If you've never been inside an A&F or Hollister store, it's probably because you've walked right past thinking it's a pub. Okay, a beach house pub with American music blaring from the door, but it definitely doesn't have the look of a retail store. Once you find yourself inside, you're greeted with a flash of perfect white teeth and swishy blonde hair, with a tag line along the lines of "Hi! Surf's up!" or something equally cringe-worthy. Apart from the drum-bursting soundtrack and overpowering perfume (which I have to admit is rather luscious), the most obvious thing about the store is that it's practically pitch black. Now I don't know about you, but on the rare occasion when I do go shopping, I like to see what I'm buying. I cannot count the amount of times I had someone pick up a t-shirt and ask me a) what colour it is, and b) how much it is. For me, it was fairly simple for me to respond to their question and walk away, for I knew most of the products off by heart (having worked upstairs for over a year). However, from a consumer's perspective, I can see the frustration of wanting to buy an item of clothing and not being able to distinguish between green and blue. Furthermore, the stores hold so much stock that everything is packed tightly in small piles, and with the sales assistants constantly running around folding things (because they really don't have anything else to do), as a customer you are worried about touching anything without damaging the displays. Four words: What. Is. The. Point. 
I have admit, if you're a tourist, you're bound to be intrigued by a store that has the vibe of a nightclub. However, as someone who prefers to see their garments properly before buying them, I'll stick to the blazing spotlights of H&M.

"I'm not a model model, I'm a Hollister model."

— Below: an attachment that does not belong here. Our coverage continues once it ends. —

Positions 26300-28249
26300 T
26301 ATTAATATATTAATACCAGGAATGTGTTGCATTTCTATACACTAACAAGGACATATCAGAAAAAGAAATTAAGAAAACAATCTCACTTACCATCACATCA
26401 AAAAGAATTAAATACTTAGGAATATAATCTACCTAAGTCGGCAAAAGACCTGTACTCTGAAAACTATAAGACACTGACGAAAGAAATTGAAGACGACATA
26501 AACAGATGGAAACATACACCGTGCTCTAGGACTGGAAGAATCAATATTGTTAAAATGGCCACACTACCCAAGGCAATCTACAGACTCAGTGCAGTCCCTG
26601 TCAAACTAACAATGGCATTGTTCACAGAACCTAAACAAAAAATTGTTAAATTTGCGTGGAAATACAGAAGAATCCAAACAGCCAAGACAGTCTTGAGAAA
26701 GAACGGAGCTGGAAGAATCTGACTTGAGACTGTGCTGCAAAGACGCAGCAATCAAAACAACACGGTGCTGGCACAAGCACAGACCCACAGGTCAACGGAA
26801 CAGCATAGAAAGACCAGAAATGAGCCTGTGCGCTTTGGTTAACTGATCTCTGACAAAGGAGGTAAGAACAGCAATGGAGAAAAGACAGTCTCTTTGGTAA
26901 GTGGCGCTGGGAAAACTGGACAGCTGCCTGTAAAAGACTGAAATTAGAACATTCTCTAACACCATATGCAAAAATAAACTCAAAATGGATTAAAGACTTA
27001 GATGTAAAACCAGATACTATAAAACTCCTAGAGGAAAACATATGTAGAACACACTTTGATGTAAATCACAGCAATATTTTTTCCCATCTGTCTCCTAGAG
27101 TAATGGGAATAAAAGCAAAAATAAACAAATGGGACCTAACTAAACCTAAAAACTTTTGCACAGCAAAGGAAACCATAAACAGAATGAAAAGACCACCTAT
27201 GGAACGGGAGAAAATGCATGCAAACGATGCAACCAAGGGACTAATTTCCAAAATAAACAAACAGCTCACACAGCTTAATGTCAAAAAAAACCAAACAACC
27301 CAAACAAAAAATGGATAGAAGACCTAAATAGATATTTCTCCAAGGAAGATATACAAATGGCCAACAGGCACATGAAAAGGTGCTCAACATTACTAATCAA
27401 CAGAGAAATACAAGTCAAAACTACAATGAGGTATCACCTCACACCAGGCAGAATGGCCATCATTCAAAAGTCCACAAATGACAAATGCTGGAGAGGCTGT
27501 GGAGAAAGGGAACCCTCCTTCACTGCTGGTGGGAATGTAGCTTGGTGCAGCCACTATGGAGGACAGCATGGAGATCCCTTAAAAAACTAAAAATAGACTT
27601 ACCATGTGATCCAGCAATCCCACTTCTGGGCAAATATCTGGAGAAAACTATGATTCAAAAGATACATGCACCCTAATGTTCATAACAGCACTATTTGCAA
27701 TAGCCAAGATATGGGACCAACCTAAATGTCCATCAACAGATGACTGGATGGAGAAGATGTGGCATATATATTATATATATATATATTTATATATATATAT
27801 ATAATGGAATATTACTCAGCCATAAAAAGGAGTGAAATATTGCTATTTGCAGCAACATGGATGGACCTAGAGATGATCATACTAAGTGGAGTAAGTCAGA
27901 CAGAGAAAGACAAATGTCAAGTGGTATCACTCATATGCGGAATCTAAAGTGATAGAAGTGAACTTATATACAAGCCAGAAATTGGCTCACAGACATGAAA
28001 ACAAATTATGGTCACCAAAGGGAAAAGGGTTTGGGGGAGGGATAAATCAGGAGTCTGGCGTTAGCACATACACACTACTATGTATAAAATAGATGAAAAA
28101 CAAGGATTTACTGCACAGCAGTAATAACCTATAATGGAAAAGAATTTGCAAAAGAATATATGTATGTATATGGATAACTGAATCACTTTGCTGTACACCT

I don't know about you but when I walk into store, I don't particularly enjoy being made to feel like crap for not being a size 0. As you've probably heard, A&F, Hollister and Gilly Hicks hire their sales assistants - or as the job role states, 'models' - based on physical appearance. The hiring manager approaches a potential candidate, sets up an interview and hey presto, you're in; to be frank, the interview doesn't really matter as most of the answers to questions are found on Google and as long as you're 'attractive' to their standards, you'll have no problem getting hired. Once you've officially been accepted, it's serious business. No nail polish. No make up. No jewellery. No un-natural hair colour. No up-do's. I don't know about you, but someone telling me I can't wear make up is like telling a monkey he can't have bananas; shit's gonna go down. Okay okay, fair play - dress code is dress code. But hiring individuals purely based on looks is both bizarre and ridiculous. In 2012, the A&F flagship store in Milan was put under pressure after it was discovered that staff were forced to carry out military-style exercises to make sure they maintained their 'perfect' physiques. In 2009, a lawsuit was filed against the company by a former employee who was made to work in the back because of a physical disability. Is this really the example a store who's target market is 14-17 year olds should be putting across? Is placing bare, toned torsos on their advertisements and paper bags trying to say "If you buy our clothes, you'll look like this. If you buy our clothes, you'll get the girl."?